Shital Patel, Deval Mehta, Taher Rupawala, Naiya Shah, Zenish Bhatti, Kruna Bhimani

Role of Orthopantomogram as an Invaluable Diagnostic Aid for Satisfactory Evaluation of Elongated Styloid Process: A Review of Literature

[Year:2021] [Month:July-September] [Volume:12] [Number:3] [Pages:4] [Pages No:121 - 124]

Keywords: Elongated styloid process, Oral submucous fibrosis, Orthopantomogram, Pain, Trismus

   DOI: 10.5005/jp-journals-10001-1442  |  Open Access |  How to cite  | 


Aim and objective: To scrutinize and conduct a review of the scientific literature describing the visualization of elongated styloid process (ESP) using an orthopantomogram in general population as well as in patients having oral submucous fibrosis (OSMF). Background: The styloid process, arising from the temporal bone and extending up to 25–30 mm in length, can be a cause of chronic pain and suffering. Similarly, OSMF is rapidly emerging as a widespread, debilitating collagen metabolic disorder affecting the younger population, owing to addiction to tobacco and areca nut chewing. The surgical protocol for the treatment of submucous fibrosis demands thorough postoperative physiotherapy, failure of which will lead to reoccurrence of trismus. The physiotherapeutic exercises become particularly challenging if the styloid process exhibits abnormal elongation, due to chronic inflammation and irritation. An ESP, thus, may become an impediment for patients being surgically treated for OSMF. Review results: The review was designed based on the 58 relevant articles obtained after inserting the terms “Elongated Styloid Process and Oral submucous Fibrosis” and “Elongated Styloid Process and Orthopantomogram” in the databases of PubMed and ScienceDirect, respectively during the period of September 2017 till September 2020. Conclusion: Orthopantomogram was widely used as a primary imaging investigation to evaluate the styloid process. An ESP, measuring more than 30 mm, was commonly observed in the older population and in men. The use of cone beam computed tomography and three-dimensional computed tomography was highly limited yet universally advocated in long-term studies for a more detailed scientific explanation of the occurrence and angulation of an ESP both in general population and in patients exhibiting OSMF. Clinical significance: The co-incidental finding of an ESP and OSMF must be carefully diagnosed before planning the surgical intervention in patients having submucous fibrosis. Such cases must be managed with multidisciplinary setting using single-stage procedure to maximize treatment outcome and ensure patient wellbeing.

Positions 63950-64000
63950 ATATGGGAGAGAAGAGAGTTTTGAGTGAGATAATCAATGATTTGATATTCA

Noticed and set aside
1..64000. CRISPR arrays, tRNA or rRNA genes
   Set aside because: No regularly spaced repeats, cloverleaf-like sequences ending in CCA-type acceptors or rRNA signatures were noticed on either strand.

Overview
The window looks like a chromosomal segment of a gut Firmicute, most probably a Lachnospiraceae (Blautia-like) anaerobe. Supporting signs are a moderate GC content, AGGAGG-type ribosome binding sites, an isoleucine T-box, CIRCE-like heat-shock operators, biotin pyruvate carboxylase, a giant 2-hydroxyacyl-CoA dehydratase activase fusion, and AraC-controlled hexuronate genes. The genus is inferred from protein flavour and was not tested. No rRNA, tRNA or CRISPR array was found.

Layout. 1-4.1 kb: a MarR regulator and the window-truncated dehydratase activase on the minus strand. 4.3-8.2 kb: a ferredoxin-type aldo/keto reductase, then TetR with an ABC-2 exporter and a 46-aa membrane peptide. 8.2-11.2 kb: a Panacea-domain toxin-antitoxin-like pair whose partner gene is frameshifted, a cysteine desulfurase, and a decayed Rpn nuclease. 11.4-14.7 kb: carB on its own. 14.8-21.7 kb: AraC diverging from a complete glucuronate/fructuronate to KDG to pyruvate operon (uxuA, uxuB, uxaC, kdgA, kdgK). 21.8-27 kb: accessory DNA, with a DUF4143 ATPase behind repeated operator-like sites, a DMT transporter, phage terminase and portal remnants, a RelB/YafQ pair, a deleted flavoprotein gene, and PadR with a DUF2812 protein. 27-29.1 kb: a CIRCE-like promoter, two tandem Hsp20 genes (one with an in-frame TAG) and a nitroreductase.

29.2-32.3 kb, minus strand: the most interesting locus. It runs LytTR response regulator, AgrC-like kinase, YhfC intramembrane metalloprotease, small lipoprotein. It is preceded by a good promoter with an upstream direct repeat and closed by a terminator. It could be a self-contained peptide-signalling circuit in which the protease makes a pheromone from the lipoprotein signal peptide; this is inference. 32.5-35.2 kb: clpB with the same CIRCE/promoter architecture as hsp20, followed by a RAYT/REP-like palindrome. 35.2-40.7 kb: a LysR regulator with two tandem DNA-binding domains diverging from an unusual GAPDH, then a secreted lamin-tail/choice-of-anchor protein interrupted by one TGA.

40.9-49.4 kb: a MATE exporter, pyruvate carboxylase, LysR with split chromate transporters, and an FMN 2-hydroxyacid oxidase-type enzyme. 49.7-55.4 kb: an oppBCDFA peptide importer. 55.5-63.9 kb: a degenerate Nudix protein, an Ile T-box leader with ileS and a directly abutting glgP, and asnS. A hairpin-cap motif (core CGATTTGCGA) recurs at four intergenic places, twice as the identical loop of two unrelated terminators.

© Jaypee Brothers Medical Publishers (P) LTD.